Genesis 1:27 "So God created man in his own image, in the image of God he created him; male and female he created them."

Why did God create man AND woman? Genesis 2:18 "It is NOT good for the man to be alone"

At the end of the 6th day "God saw all that he had made, and it was VERY good." (Genesis 1:31) That VERY good Creation included BOTH male and female, because it was NOT good for man to be alone.

Similarly, there were times God would tell Abraham to listen to Sarah as she understood better how to manage the tensions in the household e.g. boundary managing aggressive members. God has always respected the feminine, matriarchs were not taken away because they were too stupid or to impure, they were taken away because of the males' transgressions (Isaiah 50:1).

Those who continue to justify denying or insulting the gifts God bequeaths to females demonstrate they are the ilk of priest who approve of killing prophets and sacrificing children. Such souls do not honor the everlasting covenant of peace and are an anathema to Zion.

Posted by: Cheryl Va. Clough on Wednesday, 9 January 2008 at 7:58pm GMT

Very interesting about Tearfund, and the ways and means of perceived exclusion there via statements of belief having to be signed.

Posted by: Pluralist on Thursday, 10 January 2008 at 1:11pm GMT

I think there is a tendency now for the Hall to represent this matter as just a failure of procedure, in an attempt to limit the damage. The assumption seems to be that if they own up to the unfair dismissal claim on the grounds that they had no proper processes in place, they can ignore the wider question of why they were seeking to rid themselves of these members of staff in the first place, and whether there was bullying/discrimination/prejudice against staff.

That way, they get to clean up their governance (which I know they intend to do anyway), but neither have to say sorry to those who were affected, nor own up to the their patterns of behaviour. Which I suspect is why the next claim (of religious discrimination) has to be taken up. A tribunal will do what the settlement did not do - bring the evidence into the public arena. Of course, they could just apologise unreservedly to Elaine Storkey and the other members of staff. That might save them from further reputational damage.

Posted by: Pete Broadbent on Thursday, 10 January 2008 at 2:04pm GMT

"Tearfund"...


Tear- or tear-?

;=)

Posted by: Göran Koch-Swahne on Thursday, 10 January 2008 at 4:42pm GMT

"That might save them from further reputational damage."

This is called "in statu confessioni" in Lutheran. Which means there is an ABSOLUTE obligation to witness to Truth, that is to REJECT any such false games.

Posted by: Göran Koch-Swahne on Thursday, 10 January 2008 at 4:44pm GMT

But then, the people involved are not Lutheran...

Posted by: Göran Koch-Swahne on Thursday, 10 January 2008 at 4:45pm GMT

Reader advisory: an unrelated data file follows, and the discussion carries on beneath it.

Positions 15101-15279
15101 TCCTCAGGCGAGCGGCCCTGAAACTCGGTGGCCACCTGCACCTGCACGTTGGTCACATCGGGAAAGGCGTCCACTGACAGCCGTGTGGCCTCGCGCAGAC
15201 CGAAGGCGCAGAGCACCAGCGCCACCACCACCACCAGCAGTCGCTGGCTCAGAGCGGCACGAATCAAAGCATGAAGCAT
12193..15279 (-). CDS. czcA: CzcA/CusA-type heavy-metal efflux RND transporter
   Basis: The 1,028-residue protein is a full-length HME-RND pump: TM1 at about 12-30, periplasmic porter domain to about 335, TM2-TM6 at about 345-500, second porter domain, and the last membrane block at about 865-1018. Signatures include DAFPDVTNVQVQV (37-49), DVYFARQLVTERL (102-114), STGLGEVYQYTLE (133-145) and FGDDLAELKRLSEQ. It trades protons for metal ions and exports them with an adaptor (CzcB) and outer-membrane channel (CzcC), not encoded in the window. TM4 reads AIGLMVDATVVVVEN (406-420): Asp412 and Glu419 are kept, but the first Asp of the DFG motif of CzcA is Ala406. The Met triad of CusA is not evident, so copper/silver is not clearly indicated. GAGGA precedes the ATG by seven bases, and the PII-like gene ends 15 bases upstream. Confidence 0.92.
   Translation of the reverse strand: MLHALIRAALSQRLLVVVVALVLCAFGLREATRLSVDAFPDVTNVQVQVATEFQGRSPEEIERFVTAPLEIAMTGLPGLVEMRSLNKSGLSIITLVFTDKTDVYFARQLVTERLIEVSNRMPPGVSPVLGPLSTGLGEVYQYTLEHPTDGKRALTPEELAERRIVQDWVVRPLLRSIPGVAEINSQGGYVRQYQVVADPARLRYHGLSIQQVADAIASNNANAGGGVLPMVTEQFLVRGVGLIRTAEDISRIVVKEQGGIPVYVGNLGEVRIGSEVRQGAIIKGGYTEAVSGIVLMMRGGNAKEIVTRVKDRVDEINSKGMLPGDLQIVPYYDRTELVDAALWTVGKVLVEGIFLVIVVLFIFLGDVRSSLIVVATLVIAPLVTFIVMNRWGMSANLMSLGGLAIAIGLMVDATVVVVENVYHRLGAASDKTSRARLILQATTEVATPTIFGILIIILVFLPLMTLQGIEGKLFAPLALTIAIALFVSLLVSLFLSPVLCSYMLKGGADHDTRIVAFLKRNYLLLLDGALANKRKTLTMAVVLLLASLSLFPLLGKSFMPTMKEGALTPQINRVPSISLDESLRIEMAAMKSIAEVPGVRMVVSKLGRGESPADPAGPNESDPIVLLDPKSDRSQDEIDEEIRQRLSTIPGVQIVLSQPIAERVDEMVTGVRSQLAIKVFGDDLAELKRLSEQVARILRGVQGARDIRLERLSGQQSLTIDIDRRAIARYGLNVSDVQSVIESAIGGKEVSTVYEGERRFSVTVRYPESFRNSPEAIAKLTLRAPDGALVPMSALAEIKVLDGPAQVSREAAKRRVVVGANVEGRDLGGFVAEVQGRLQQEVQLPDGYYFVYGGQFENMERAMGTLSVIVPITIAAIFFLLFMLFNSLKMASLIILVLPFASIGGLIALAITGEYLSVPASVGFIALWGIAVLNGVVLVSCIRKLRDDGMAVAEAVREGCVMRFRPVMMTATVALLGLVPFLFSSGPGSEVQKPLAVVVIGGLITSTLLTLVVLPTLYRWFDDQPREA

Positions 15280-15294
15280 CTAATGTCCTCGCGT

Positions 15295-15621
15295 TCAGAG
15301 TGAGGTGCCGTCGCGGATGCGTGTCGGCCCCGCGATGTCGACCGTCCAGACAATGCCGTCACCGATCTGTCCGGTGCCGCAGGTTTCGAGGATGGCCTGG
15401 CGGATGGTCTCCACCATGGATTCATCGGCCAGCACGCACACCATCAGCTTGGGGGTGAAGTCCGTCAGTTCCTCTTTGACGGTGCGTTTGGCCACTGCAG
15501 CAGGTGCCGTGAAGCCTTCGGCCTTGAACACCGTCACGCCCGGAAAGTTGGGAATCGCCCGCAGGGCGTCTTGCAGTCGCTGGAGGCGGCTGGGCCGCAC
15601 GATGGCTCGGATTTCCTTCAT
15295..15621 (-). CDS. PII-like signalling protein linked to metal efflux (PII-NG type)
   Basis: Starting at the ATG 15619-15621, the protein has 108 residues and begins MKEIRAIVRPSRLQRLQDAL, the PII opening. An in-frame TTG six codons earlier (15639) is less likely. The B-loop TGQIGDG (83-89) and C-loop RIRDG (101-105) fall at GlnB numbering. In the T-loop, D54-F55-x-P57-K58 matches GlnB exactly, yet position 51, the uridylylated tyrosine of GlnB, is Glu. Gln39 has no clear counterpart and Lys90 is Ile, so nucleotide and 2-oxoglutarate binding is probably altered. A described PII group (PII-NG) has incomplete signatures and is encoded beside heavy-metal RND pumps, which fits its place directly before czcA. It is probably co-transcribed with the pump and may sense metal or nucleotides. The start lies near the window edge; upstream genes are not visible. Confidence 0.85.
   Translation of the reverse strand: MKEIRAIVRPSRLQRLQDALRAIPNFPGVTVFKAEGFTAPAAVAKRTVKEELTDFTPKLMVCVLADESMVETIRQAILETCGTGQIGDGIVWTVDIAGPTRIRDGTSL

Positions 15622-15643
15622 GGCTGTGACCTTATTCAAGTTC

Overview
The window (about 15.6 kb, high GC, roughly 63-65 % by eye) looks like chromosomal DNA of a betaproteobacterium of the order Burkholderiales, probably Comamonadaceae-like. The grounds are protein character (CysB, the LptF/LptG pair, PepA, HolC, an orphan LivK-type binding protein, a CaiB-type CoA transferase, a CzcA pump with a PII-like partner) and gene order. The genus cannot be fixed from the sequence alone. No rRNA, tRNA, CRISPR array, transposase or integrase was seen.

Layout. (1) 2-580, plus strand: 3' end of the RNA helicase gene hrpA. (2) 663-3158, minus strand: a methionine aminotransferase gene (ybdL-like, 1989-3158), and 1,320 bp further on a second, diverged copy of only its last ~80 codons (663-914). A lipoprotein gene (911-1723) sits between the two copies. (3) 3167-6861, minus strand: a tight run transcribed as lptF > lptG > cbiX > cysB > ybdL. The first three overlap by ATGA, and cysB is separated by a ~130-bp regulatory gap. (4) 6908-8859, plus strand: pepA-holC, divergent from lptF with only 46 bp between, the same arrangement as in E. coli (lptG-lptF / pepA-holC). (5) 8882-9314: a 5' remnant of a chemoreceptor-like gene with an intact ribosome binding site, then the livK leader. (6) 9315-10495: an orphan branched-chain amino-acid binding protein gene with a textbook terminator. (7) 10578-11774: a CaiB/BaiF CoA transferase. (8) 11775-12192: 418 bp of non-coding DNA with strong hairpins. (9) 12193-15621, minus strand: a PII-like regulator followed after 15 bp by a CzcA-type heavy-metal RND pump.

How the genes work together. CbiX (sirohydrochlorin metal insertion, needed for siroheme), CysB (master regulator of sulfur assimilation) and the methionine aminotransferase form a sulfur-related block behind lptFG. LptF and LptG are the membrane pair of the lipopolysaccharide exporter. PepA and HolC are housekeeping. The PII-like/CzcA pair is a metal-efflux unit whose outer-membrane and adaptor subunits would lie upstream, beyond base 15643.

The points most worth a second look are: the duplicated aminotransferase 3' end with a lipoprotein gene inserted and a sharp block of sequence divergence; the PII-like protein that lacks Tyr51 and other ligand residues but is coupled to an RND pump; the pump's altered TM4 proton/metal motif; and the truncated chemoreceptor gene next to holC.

"It really is about time that Oxford University closed down this faintly ridiculous fundamentalist degree mill, which is clearly entirely unconnected to academic credibility and is bringing the university into disrepute."

That's funny, Ruth Gledhill http://timescolumns.typepad.com/gledhill/2008/01/elaine-storkey.html describes it as "Oxford's top theological college".

Posted by: Robert Klein on Thursday, 10 January 2008 at 5:06pm GMT

Pluralist,

Is it really surprising that an agency that has served quietly and accomplished great good for the sake of Christ should take care to maintain its own clear identity? (Often the very people you think evangelicals are simply down on in largely overlooked places of the world).

One can be clear, I think evern you would recognize, about one's own identity and as part of this itself respect others. I think it is your language that actually borders on "reverse discrimination."

Ben W

Posted by: Ben W on Thursday, 10 January 2008 at 5:28pm GMT

Pete: I agree with what you say above. I think this case, along with the recent Hereford one, does indicate a problem that we have in many areas of the Church's management culture, which is simply that practices and management attitudes no other bosses can get away with elsewhere are tolerated at a high level in the Church. Again and again one sees people put in responsible management roles in the Church who are just not up to task, and who haven't been through the same kind of mentality development that everyone else in the workplace has, particularly with regard to issues around bullying and treatment of minorities.

Equivalent professions have undergone radical change in their work culture over the last couple of decades - look at how medical professionals, teachers, the armed forces have all dramatically changed the way they work in the direction of implementation of equal opportunities policies, etc. The spur to this kind of development has been the enormous changes in employment law. The Church has barely begun to work in a modern way, and gives the impression of being in no hurry to do so.

I think the C of E needs to learn from other employers - we should employ human resources staff, who should take that whole area of work off the shoulders of bishops unqualified to do it, and they should bring the Church into line with best practice in equivalent professions like healthcare or education. People like Dr Turnbull or the Bishop of Hereford would be out of a job in those professions if they managed people the way they currently are able to get away with in the Church. Institutional tolerance of incompetence and injustice is not a good witness to the rest of society.

Posted by: Fr Mark on Thursday, 10 January 2008 at 5:33pm GMT

Ah yes, Robert, that 'top theological college' where any staff member with a shred of reputation has left and which was clearly being referred to in recent concerns about such colleges made by the University.

An admittance of unfair dismissal is going to do them a power of good, too....

Posted by: Merseymike on Thursday, 10 January 2008 at 8:43pm GMT